Editor’s Note: When Dr. Thomas Kline tweeted last week that it’s time for chronic pain patients to “flood state medical boards with online complaints” about being cutoff w/ the CDC and “federal drug police invalid medical excuses, we asked Terri Lewis Ph.D. for an article that shows patients how they can do it and why it might be a good idea. We thank for her this submission to the National Pain Report.
Many patients do not know where to turn when they have concerns about the competency or conduct of a doctor. State medical boards are government agencies, usually housed in state Departments of Health, that are empowered to investigate complaints about doctors and, when warranted, take action against them. These entities are placed alongside other regulatory groups like Boards of Pharmacy, Licensure, and so forth. Members are usually nominated to these positions by the Governor for a specified term. Among their jobs is that of advising legislative bodies and monitoring the impact of regulation on licensed entities like hospitals, nursing homes, physician practices, and pharmacies.
Some of the most common standard-of care complaints include:
- Prescribing the wrong medicine
- Inappropriately prescribing controlled substances
- Failure to diagnose a medical problem that is found later
- Willfully or negligently violating the confidentiality between physician and patient except as required by law
- Disruptive behavior and/or interaction with physicians, hospital personnel, patients, family members, or others that interferes with patient care
- Failure to provide appropriate post-operative care
- Failure to respond to a call from a hospital to help a patient in a traumatic situation
The Medical Practice Act defines unprofessional conduct in each state. Although laws vary from state to state, some examples of unprofessional conduct include the following:
- Physician abuse of a patient
- Inadequate record keeping
- Failing to meet the standard of care
- Prescribing drugs in excess or without legitimate reason
- Failing to meet continuing medical education requirements
- Conviction of a felony
- Delegating the practice of medicine to an unlicensed individual
Minor fee disagreements and poor customer service are not considered unprofessional conduct. Disagreements about changes to the patient treatment plan fall into a gray area of monitoring and oversight. A full 25% of survey respondents disclosed that they have lost their primary care physician as a result of changes to state and national laws. More than 30% of respondents report that their pain management physician has terminated their care relationship due to changes in the regulatory environment or disputes about the course of care in the current environment. While survey analysis continues this snapshot of 2884 of 4600 responses indicates that changes to prescribing plans are widespread. The role of patient protections is largely left to a negotiation between the prescribing physician and the patient.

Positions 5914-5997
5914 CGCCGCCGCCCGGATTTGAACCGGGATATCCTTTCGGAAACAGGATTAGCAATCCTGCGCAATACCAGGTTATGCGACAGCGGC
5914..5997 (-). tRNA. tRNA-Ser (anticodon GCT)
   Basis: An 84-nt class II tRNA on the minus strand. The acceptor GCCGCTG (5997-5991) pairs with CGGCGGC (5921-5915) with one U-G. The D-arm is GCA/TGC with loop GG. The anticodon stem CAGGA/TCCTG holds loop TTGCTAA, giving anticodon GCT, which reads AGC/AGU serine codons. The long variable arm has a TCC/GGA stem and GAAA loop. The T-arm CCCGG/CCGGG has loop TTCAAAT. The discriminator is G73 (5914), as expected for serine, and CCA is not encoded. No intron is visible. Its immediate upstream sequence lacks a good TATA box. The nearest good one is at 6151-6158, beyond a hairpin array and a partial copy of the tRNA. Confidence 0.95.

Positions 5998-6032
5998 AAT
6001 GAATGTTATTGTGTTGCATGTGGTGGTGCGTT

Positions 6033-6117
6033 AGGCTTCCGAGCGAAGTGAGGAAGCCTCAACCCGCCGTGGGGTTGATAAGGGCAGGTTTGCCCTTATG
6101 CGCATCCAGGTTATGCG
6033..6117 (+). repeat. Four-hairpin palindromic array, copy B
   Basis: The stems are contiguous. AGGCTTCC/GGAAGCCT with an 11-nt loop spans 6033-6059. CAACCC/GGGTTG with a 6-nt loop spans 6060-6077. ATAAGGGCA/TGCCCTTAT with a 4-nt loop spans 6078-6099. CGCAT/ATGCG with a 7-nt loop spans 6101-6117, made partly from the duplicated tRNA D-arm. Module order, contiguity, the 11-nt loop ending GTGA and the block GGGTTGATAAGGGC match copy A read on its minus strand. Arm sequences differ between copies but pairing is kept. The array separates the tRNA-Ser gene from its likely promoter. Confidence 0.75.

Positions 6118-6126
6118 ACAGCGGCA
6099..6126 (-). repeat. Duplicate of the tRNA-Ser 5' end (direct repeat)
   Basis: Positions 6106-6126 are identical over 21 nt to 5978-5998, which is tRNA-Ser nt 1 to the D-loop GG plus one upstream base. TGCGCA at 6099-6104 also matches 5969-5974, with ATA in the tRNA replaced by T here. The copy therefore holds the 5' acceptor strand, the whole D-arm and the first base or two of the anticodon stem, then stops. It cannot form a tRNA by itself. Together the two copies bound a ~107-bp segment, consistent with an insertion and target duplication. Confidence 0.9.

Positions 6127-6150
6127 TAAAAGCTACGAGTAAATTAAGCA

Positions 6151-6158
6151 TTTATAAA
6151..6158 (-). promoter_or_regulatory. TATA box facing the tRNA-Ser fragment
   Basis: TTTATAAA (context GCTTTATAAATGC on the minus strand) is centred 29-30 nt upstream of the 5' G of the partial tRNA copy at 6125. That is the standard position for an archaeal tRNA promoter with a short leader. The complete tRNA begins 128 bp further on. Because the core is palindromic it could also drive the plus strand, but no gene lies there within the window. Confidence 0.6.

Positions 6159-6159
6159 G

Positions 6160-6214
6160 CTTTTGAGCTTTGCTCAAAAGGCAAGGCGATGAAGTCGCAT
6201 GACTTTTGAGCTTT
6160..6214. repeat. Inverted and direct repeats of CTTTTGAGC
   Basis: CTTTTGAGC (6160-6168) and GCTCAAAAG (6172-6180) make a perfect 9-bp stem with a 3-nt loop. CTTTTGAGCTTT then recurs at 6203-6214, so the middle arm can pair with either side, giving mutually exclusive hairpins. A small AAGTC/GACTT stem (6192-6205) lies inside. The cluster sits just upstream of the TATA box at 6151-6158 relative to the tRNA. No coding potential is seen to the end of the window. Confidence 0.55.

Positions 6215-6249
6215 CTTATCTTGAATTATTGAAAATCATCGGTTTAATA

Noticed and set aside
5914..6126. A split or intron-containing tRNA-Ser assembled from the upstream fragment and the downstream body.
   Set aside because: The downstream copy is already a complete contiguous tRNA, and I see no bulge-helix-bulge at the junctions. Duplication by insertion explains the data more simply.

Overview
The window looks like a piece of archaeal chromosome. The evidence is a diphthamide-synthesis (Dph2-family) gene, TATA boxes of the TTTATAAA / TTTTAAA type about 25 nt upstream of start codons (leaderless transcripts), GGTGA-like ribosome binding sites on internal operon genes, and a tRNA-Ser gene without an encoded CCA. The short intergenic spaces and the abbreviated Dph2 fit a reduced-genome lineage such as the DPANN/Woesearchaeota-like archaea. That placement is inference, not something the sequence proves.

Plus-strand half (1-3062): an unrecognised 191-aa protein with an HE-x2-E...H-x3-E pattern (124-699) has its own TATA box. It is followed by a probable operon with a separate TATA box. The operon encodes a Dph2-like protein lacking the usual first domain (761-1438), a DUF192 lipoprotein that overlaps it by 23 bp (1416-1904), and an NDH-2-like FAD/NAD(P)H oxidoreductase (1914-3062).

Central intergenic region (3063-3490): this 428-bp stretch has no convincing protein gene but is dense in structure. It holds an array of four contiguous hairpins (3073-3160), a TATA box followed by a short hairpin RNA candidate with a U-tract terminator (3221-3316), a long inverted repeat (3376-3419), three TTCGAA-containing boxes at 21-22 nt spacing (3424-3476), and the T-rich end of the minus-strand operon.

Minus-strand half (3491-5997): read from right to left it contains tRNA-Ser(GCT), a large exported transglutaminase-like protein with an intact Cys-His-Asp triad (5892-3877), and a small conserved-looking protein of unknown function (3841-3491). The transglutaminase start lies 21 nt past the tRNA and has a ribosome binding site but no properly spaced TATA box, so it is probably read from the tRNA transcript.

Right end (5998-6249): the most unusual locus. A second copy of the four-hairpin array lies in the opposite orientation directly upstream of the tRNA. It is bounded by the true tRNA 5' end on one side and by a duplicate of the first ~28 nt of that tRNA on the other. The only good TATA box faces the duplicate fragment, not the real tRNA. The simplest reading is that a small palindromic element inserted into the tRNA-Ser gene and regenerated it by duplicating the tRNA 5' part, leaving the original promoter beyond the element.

In a recent study state boards were queried about abrupt changes in controlled substances (CS) prescribing, to determine whether states have action plans in place to manage such situations, and were asked to describe the components of any such plans.
A total of 51 medical boards were contacted to determine states’ experiences with abrupt changes in CS prescribing, the extent of consumer complaints attributed to these events, and the types of plans in place to manage these situations. Forty-six executive directors of medical boards responded. Twenty boards (43.5%) confirmed that their state had experienced abrupt loss of CS providers and 11 (55%) of these executive directors indicated that the loss resulted in increased consumer complaints. The majority of executive directors (86%) had no corrective action plan. Six executive directors reported some type of action plan or process consisting of regulatory action, patient-provider connection, professional education, patient education, or public notice.
Most states do not have operational plans in place and the majority of state regulations are silent on abrupted care that includes step therapies, abandonment, or resulting harms. Further it is difficult to detect and confirm patient harm in the current system unless a patient files a report with their state medical board and requests an investigation. A few have key strategies that may be useful in addressing potential problems following abrupt loss of a prescriber. While state medical boards can play a significant role in the development of comprehensive preparedness plans to mitigate damage from the loss of CS prescribers in the community it is largely a function of insurance networks and local business practice. This makes for a very uneven delivery environment.
The majority of reports regarding physician misconduct remain unreported. There is concern that legitimate complaints to Boards are often inadequately investigated. In my own work, I have found that each state board operates differently with varying degrees of quality and accountability to the public. Some are politically oriented, while others are quite responsive to public concerns about safety and quality. There are no consistent operating practices from state to state.
Each state has its own response system found in the links attached here:
State Medical Boards snapshot (link)
Summary of state laws
Issues by state (searchable filter)
Pain management regulations by state (links)
Chronic care and use of opioids policy
PDMP Overview by state (links)
Medical Cannabis overview by state (links)
Federation of state medical boards (FSMB.org). Search for information about your own state physician regulating board. To understand how physicians are regulated in the USA, explore this link-
To find out information about your state Medical Board, go to this link-
Find out about your physician’s training, licensing, and history of complaints,